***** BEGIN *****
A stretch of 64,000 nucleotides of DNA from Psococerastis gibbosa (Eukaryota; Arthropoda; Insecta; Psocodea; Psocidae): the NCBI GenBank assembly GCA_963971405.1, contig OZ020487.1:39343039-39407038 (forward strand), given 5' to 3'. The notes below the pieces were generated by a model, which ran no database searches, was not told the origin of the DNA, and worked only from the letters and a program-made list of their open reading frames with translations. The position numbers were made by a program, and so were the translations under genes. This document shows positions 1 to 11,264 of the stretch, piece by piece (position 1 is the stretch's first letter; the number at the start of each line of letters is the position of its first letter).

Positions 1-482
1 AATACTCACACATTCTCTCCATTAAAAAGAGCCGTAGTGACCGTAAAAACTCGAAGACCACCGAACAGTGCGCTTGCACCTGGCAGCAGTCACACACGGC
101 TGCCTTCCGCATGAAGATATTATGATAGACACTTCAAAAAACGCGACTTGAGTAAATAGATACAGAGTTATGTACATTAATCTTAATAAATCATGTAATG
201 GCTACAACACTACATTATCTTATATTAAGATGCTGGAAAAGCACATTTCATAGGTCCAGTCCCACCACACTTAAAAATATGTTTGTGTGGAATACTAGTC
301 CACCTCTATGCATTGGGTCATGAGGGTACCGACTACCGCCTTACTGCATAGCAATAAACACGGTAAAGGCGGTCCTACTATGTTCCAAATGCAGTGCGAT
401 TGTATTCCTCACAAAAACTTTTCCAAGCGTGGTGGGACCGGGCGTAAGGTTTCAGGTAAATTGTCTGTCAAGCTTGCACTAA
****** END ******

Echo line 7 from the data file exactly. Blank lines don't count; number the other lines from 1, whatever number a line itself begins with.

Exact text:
401 TGTATTCCTCACAAAAACTTTTCCAAGCGTGGTGGGACCGGGCGTAAGGTTTCAGGTAAATTGTCTGTCAAGCTTGCACTAA